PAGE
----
VII. Jesus’ last Nisan 14 on earth (14:17–15:41)
A. Passover celebration followed by institution of Lord’s Evening Meal (14:12-26)
B. Discussion about all being stumbled and Peter to disown Jesus three times (14:27-31)
C. Events in garden of Gethsemane (14:32-52)
1. Jesus prays; Peter, James and John fall asleep (14:32-42)
2. Judas betrays Jesus with kiss; mob takes Jesus into custody; all abandon Jesus and flee (14:43-52)
D. Jesus tried and held guilty of blasphemy; Peter’s denial (14:53-72)
E. Early morning consultation by Sanhedrin; Jesus before Pilate, who yields to demands for impalement (15:1-15)
F. Jesus mocked by soldiers, led away, and impaled; expires (15:16-41)
VIII. Jesus’ burial, resurrection (15:42–16:8); post-resurrection appearances (long conclusion; 16:9-20)
LONG AND SHORT CONCLUSIONS
Some have thought that Mark 16:8, which ends with the words “and they told nobody anything, for they were in fear,” is too abrupt to have been the original ending of this Gospel. However, that need not be concluded in view of Mark’s general style. Also, the fourth-century scholars Jerome and Eusebius agree that the authentic record closes with the words “they were in fear.”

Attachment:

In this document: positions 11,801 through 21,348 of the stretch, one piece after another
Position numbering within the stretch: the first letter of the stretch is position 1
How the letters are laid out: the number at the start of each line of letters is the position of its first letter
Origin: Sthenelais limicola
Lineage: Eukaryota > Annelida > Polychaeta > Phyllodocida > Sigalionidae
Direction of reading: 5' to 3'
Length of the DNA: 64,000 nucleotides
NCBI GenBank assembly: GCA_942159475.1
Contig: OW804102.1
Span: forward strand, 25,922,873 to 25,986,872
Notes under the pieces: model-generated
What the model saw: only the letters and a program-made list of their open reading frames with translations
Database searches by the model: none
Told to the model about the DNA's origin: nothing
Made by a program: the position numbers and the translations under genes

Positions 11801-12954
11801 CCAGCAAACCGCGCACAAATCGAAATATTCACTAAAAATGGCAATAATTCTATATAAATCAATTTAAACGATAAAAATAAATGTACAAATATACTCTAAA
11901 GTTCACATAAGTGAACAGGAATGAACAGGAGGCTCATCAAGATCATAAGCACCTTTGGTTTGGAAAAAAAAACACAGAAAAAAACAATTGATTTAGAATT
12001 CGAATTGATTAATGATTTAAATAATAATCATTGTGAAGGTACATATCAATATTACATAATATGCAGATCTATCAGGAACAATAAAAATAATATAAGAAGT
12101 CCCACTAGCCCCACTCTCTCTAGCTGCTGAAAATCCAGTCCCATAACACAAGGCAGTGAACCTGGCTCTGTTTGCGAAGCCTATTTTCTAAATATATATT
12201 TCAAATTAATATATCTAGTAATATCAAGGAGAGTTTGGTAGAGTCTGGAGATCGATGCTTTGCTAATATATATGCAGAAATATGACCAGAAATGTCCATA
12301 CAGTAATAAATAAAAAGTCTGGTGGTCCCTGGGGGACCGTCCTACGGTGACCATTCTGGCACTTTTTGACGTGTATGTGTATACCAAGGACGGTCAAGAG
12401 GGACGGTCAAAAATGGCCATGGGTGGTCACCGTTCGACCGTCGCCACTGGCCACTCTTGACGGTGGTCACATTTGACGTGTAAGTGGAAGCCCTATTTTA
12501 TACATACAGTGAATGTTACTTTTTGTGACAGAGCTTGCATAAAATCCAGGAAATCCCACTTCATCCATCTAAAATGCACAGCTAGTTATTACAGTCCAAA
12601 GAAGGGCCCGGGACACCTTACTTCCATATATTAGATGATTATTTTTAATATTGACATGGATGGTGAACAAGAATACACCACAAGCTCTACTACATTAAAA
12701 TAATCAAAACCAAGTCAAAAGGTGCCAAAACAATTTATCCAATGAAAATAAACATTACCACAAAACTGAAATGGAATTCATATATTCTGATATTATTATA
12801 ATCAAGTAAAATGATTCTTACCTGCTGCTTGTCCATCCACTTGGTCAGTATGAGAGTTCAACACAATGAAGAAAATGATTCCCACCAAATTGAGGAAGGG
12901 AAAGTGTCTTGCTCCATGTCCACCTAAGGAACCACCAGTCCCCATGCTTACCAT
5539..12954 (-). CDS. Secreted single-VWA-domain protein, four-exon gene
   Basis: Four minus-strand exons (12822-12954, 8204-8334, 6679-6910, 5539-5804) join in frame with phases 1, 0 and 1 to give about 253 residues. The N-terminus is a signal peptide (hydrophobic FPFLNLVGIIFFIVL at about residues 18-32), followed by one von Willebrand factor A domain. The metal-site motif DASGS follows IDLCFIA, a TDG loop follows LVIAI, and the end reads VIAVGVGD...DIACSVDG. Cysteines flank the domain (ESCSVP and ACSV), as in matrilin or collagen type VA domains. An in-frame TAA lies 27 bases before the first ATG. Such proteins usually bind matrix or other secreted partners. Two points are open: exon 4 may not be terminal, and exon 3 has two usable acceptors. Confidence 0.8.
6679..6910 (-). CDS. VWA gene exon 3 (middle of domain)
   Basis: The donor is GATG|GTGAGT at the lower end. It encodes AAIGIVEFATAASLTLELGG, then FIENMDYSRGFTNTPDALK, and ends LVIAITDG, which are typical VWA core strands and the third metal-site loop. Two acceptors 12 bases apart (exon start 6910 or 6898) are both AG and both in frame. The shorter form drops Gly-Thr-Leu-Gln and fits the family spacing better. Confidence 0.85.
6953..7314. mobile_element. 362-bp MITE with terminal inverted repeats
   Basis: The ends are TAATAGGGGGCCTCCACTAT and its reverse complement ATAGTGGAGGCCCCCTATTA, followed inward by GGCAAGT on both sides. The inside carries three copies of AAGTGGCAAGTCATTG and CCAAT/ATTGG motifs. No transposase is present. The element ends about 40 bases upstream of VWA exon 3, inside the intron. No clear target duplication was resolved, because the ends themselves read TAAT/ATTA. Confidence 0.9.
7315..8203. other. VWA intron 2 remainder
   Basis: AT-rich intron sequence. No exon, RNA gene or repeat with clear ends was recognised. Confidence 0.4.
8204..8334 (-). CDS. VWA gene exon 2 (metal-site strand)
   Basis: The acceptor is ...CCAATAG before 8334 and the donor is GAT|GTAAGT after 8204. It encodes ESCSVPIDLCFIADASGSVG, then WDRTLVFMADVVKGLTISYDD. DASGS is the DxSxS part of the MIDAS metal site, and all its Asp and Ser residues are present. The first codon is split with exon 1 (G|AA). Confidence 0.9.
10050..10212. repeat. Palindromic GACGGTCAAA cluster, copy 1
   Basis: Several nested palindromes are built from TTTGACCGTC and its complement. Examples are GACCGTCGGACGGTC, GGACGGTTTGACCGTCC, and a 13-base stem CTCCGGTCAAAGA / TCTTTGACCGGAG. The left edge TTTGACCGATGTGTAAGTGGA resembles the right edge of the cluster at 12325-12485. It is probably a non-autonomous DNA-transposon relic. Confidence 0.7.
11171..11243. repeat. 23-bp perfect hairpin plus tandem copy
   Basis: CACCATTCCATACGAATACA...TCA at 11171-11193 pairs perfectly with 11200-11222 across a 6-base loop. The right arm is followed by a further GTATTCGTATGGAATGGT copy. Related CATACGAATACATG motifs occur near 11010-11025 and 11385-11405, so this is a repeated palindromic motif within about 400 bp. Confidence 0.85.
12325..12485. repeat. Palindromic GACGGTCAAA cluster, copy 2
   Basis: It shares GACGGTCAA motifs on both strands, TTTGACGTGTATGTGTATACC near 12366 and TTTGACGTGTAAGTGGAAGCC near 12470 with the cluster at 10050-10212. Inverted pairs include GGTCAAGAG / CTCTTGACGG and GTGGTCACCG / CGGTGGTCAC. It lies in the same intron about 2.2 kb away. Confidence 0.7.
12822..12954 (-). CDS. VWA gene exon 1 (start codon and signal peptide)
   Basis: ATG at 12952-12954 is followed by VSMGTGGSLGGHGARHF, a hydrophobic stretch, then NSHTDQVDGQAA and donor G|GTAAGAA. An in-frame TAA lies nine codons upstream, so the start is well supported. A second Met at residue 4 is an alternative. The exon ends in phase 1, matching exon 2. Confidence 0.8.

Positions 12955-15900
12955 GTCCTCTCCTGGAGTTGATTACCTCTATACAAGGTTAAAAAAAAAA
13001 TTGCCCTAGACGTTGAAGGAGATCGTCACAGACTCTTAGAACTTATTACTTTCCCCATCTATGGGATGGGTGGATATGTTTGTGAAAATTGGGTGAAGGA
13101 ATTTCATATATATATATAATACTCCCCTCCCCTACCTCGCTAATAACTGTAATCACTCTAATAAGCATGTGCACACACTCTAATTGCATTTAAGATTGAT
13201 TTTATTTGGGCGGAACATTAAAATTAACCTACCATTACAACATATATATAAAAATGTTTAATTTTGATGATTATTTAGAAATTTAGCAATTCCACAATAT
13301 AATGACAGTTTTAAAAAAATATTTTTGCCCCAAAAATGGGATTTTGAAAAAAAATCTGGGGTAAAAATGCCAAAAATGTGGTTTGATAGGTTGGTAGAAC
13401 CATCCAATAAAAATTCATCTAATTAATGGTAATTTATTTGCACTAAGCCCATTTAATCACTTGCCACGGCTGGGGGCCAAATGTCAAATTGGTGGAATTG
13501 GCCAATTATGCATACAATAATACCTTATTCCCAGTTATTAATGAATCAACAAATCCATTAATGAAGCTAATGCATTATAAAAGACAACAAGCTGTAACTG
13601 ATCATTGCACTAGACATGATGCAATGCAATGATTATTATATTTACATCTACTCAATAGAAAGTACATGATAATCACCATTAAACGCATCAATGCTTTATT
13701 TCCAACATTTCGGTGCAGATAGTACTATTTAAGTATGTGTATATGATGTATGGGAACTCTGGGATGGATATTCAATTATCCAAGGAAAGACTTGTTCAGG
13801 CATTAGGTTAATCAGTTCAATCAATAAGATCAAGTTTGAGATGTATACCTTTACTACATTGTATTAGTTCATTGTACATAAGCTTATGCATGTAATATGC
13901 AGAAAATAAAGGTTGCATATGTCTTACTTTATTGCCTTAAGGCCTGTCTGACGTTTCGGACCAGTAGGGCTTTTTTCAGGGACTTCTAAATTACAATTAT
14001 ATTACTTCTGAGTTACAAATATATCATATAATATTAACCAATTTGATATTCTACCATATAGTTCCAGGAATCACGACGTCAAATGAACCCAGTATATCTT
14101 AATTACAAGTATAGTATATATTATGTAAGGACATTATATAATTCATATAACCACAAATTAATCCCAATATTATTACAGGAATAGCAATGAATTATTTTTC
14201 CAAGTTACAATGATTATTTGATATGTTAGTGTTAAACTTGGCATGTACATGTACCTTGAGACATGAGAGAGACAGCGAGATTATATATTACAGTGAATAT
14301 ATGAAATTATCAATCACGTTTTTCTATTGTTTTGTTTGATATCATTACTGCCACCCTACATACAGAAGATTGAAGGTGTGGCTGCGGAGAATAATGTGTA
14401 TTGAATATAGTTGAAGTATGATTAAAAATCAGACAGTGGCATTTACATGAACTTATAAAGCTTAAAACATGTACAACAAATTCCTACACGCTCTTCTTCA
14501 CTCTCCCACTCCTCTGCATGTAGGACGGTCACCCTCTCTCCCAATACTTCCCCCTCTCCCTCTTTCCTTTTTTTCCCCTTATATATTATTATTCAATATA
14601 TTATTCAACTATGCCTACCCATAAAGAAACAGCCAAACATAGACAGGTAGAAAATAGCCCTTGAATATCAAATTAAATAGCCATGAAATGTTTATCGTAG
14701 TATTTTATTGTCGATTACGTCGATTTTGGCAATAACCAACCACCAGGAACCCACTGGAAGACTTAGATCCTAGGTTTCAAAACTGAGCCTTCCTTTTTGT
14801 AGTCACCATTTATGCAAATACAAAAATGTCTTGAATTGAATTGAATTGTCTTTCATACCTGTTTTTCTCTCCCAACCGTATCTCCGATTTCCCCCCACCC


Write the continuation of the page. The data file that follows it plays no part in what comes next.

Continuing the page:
There are a number of manuscripts and versions that add a long or a short conclusion after these words. The long conclusion (consisting of twelve verses) is found in the Alexandrine Manuscript, the Codex Ephraemi rescriptus and the Cambridge Manuscript. It also appears in the Latin Vulgate, the Curetonian Syriac Version and the Syriac Peshitta Version. But it is omitted in the Sinaitic Manuscript, the Vatican Manuscript No. 1209, the Sinaitic codex (in Old Syriac) and the Armenian Version. Certain late manuscripts and versions contain the short conclusion. The Codex Regius of the eighth century C.E. has both conclusions, giving the shorter conclusion first. It prefixes a note to each conclusion saying that these passages are current in some quarters, though it evidently recognized neither of them as authoritative.
In commenting on the long and short conclusions of the Gospel of Mark, Bible translator Edgar J. Goodspeed noted: “The Short Conclusion connects much better with Mark 16:8 than does the Long, but neither can be considered an original part of the Gospel of Mark.”—The Goodspeed Parallel New Testament, p. 127.